The former Israeli prime minister and president has died aged 93by David Patrikarakos / September 28, 2016 / Leave a comment
The last of the pioneers is gone. Shimon Peres, former Prime Minister and President of Israel, died today at the age of 93. He was the last in the generation of men and women that founded the state in 1948. Unlike his contemporaries, men like Ariel Sharon and Yitzhak Rabin, Peres was not a fighter. He never served in the army during the War of Independence, in fact, he never wore a uniform in his life. In a country where the military sits at the centre of public life—and the nation’s consciousness—this made him almost unique among those to reach its highest office.
While Sharon and Rabin fought, Peres thought. He provided the intellectual ballast to the pointed spear of Israel’s early drive to statehood. First, Israel’s founding father, David Ben-Gurion made him responsible for procuring arms and vehicle parts for the Haganah, the underground Jewish army that eventually became the Israeli Defence Forces. At only 29, just eight years after Israel’s founding, he was appointed Director-General of the Defence Ministry. He took his job seriously and was instrumental in making Israel’s “spear” as potent as any army’s in the world, becoming the driving force behind the secret quest to develop nuclear weapons.
He convinced France to sell Israel a nuclear reactor in 1957 that became the basis of its nuclear weapons programme, based in Dimona in the Negev desert. To this day, Israel does not openly admit their possession, preferring a posture of “strategic ambiguity” summed up in a phrase told to me several years ago by a former Presidential spokesperson (and now Israel’s ambassador to the UK) “Israel will not be the first to introduce nuclear weapons into the Middle East.”
Peres was integral to the Israeli state from its inception—its twists and turns, its victories and defeats, seemed written into the lines and wrinkles of his face—until he retired from his last political post as President in 2014 aged 90. Before that he had been Prime Minister three times, foreign minister for another three, as well as defence minister.
While absolutely committed to Israel’s defence, Peres also understood the need for peace with the Palestinians, which, he ultimately realized, could not be achieved without statehood for them as well as Israel. His efforts would eventually result in the 1994 Nobel Peace Prize, which he shared with the Prime Minister Yitzhak Rabin and the Palestinian leader, Yassar Arafat, for producing the Oslo Accords setting out a roadmap to peace between the two sides.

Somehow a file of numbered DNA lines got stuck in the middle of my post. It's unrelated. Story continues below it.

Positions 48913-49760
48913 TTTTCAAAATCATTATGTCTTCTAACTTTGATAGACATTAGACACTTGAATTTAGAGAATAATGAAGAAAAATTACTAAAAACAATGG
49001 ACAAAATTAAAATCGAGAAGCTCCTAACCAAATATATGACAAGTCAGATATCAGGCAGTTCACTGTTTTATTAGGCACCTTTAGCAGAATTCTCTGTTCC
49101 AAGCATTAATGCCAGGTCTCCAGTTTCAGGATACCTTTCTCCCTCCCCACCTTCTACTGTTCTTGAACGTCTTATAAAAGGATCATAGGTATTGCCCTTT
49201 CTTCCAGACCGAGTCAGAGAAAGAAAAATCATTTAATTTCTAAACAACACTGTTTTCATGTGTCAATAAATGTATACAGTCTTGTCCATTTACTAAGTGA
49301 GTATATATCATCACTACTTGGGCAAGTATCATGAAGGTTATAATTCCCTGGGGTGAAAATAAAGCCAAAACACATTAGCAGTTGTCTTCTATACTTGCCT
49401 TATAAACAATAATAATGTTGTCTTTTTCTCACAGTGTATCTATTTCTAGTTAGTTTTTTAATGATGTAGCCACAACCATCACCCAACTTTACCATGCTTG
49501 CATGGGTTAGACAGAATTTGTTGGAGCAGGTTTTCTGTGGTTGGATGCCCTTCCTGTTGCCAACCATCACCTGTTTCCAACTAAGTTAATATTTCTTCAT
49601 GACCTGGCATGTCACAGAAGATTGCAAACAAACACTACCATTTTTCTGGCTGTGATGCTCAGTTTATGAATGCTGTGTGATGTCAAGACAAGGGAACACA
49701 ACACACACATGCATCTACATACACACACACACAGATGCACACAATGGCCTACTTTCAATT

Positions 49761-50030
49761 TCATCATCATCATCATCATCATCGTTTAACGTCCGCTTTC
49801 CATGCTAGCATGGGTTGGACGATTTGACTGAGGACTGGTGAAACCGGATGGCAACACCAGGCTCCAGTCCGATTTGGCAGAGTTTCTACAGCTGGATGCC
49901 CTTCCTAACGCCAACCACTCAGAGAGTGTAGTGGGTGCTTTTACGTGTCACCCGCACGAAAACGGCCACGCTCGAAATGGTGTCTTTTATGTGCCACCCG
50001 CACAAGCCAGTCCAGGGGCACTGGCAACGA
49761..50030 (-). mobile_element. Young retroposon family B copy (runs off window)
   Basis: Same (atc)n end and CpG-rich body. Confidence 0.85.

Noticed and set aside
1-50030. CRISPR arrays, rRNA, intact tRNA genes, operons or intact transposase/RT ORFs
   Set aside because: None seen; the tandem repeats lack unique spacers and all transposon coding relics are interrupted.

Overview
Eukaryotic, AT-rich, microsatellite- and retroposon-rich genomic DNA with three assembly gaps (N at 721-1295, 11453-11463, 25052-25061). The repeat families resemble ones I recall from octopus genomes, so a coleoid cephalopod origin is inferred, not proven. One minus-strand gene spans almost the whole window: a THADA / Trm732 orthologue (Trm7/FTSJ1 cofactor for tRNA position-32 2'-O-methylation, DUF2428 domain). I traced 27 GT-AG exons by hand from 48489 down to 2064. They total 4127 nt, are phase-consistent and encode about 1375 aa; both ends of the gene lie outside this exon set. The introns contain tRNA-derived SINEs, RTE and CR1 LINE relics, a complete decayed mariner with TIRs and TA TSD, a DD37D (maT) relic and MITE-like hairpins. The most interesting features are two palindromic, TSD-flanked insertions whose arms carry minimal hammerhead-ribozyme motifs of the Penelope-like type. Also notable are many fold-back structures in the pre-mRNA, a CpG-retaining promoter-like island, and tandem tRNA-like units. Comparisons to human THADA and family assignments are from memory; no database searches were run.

His career filled with triumphs also contained its share of failures. Though Prime Minister three times he was known as a serial election loser. His first stint as PM was only in an acting capacity in 1977 when Rabin, in his first term, was forced to stand down owing to a scandal. He lost the general election seven months later—giving the right-wing Likud Party its first ever victory under Menachim Begin. He suffered more general election defeats, before failing to win a majority in the 1984 election and being able to govern only through an alliance with the hated Likud. His third time came when he again replaced Rabin, after his assassination. He duly went on to lose the subsequent election.
In later life, Peres came to stand for more than just party politics: he became the physical embodiment—on the Israeli side—of the Two-State Solution. The man who had decades earlier made Israel a nuclear power became one of his nation’s most outspoken proponents of peace, both between Israel and the Palestinians and its Arab neighbours.
As a Two-State Solution looks increasingly remote, buried under the weight of Israeli settlements and Palestinian corruption, his legacy needs to be heeded more than ever. As Prime Minister Benjaim Netanyahu, a long time political enemy, spoke—hypocritically—of his love and respect for Peres, Yair Lapid’s centrist Yesh Atid party surged ahead in the polls. Yesh Atid, a rare voice of moderation in Israeli politics, still believes peace is possible between the two peoples. It calls for more peace talks; it won’t give up on the Two-State Solution.
Netanyahu’s position is precarious. Despite his election win a year ago, Israelis may well be tiring of his intransigence and looking to Lapid for a moderate alternative. If that is the case: Peres’s legacy will indeed live on. And he will, finally, have been able to defeat Netanyahu.